McAllister@@@(2004, 1-2) argues that prime ministers in countries such as Australia and Britain now exercise ‘unprecedented power in shaping ministerial careers’ which has proven to be ‘a crucial tool in ensuring compliance and centralizing authority’. He explains this newfound power by showing that ‘prime ministers and opposition leaders have replaced many of the roles historically played by political parties’. Of course prime ministers have long benefited from that authority which comes with the leadership of a political party. But the@@@recent@@@evolution of political parties into electoral-professional organisations has greatly enhanced this authority. The central party secretariat now wields much greater authority over state divisions. The decline of parties as mass organisations has meant that prime ministers are no longer constrained by an extensive grassroots membership able to decide policy through party councils. Indeed policies are now decided against the backdrop of extensive opinion research conducted by professional pollsters, and are more malleable. Indeed McAllister (2004, 19) suggests that ‘there is now less emphasis on a party’s policies than in the past, and more emphasis on the personalities of the leaders’. The arrival of television in the 1960s created a national political stage. As political parties thereafter became increasingly reliant upon television to reach voters, the authority of prime ministers as their party’s chief salesperson grew. Eventually prime ministers developed the capacity to ‘appeal to the broad mass of voters over the heads of their party’ (McAllister 2004, 19).@@@

McAllister’s (2004, 25) argument is worth quoting at some length:
The role of the prime minister in Westminster systems has changed significantly over the past half century. In the immediate postwar years the prime minister’s fate was inextricably bound up with that of his or her party; enduring voting patterns, the strength of the party system, and stable institutions of government all combined to ensure that the prime minister was the ‘first among equals’ and nothing more. The first questioning of this traditional model of prime ministerial authority came with the widespread use of television in the 1960s and 1970s to cover elections and politics in general. Declining election participation and partisan dealignment have further suggested that a transition may be underway. Institutional changes to the public service and the increasing complexity of modern decision-making have further served to concentrate power in the executive.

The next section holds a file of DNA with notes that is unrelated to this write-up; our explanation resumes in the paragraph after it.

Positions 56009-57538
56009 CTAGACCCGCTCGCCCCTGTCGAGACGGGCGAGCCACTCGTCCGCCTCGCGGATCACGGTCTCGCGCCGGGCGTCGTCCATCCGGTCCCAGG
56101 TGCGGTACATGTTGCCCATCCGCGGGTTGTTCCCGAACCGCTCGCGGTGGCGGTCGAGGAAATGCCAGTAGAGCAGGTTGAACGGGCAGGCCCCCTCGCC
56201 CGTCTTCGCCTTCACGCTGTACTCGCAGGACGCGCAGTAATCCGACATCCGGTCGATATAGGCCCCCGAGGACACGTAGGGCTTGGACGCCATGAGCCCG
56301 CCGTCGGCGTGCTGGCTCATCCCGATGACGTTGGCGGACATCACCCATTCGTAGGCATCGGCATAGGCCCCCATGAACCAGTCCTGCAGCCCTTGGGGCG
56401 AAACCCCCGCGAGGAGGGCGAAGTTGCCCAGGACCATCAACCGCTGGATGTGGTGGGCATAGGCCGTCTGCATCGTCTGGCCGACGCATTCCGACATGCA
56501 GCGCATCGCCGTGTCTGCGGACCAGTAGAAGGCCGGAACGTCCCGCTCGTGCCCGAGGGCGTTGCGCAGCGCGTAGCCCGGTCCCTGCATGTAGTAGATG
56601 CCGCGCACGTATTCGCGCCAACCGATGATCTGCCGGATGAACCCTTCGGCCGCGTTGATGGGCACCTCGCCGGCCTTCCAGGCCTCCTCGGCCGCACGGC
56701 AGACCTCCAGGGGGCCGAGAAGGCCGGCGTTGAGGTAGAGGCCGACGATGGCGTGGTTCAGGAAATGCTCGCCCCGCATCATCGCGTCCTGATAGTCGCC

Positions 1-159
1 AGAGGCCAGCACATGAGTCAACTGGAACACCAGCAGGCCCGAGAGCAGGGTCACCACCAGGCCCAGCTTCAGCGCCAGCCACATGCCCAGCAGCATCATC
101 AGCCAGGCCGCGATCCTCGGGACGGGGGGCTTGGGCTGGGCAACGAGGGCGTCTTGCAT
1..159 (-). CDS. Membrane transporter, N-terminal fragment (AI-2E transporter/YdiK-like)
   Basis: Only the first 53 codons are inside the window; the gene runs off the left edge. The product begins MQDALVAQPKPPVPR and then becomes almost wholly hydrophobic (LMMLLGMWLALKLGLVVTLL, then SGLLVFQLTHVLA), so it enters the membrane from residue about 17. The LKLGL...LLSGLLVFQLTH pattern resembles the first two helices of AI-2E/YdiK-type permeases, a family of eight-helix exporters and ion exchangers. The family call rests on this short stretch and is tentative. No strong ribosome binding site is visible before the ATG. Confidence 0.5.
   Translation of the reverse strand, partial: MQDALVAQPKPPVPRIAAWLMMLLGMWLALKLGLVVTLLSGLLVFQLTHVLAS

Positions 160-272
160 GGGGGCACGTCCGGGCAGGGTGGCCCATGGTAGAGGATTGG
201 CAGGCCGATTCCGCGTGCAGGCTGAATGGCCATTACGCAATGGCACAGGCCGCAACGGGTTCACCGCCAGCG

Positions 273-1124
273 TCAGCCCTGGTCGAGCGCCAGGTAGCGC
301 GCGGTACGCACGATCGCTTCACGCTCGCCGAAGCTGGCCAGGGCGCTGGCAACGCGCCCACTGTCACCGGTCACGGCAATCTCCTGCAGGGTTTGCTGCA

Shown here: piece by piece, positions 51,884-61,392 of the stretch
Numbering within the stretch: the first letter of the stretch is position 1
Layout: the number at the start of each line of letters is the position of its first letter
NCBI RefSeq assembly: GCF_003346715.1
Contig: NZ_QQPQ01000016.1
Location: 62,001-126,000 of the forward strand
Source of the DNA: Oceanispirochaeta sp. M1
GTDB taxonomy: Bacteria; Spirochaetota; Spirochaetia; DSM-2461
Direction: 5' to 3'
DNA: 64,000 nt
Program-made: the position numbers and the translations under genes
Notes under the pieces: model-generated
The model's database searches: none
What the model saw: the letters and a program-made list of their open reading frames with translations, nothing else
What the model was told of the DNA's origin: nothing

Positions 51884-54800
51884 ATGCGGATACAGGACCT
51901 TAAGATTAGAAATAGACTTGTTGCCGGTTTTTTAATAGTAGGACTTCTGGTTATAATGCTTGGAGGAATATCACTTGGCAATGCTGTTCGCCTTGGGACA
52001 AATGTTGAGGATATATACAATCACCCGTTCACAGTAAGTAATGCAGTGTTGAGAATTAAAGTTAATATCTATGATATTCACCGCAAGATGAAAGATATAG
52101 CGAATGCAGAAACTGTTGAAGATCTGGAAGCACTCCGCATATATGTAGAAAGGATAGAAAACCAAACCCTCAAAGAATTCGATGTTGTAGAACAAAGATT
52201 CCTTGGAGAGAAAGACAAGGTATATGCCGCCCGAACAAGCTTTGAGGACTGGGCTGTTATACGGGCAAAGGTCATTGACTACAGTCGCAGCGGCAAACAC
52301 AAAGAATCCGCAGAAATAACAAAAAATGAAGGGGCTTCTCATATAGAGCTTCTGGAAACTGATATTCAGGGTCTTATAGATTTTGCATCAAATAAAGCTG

It may be, as McAllister (2004, 25) suggests, that now ‘the debate is not whether the prime minister remains the “first among equals”, but whether he or she is now a president, with all the executive power associated with that position.’ However Weller’s point needs be remembered: prime ministers are not presidents. Finally any argument that prime ministers are more powerful than ever before needs be weighed against a cautionary point that Weller (2004, 68) raises. Skilful prime ministers, he argues, undeniably have ‘an extensive capacity to control and direct government’ and to strengthen their own standing. ‘But they do not always succeed for ever. Most prime ministers eventually fail.’ Unlike presidents, prime ministers have a power which is not constitutionally given: they do not have an ‘unchanging capacity that allows [them] to get their own way. Rather if they are to retain their power, it ‘must be husbanded, protected and used wisely’. In this sense, as we argue in Politics One, a prime minister’s power is built upon ever shifting sands.@@@

Sources@@@
McAllister, I. (2004) 'Political leaders in Westminster Systems'. Draft of a chapter in K. Aarts, A. Blais and H. Schmitt (eds)@@@Political Leaders and Democratic Elections@@@http://polsc.anu.edu.au/McAllisterpaper.pdf@@@Weller, P. (2004) ‘Parliament and Cabinet. The Centre of Government’ in E. Van Acker and G. Curran (eds)@@@Governing Business and Globalisation. 2nd edn. (Frenchs Forrest: Pearson).

Discussion point@@@
Numerous commentators have described the ‘micro management’ that Kevin Rudd exercises over his government. Some have seen this as ‘disfunctional’. Should we be surprised that a prime minister exercises such tight control? Has not the power which prime ministers wield accumulated to a point where the individual beliefs and preferences of the incumbent will now substantially define what governments do?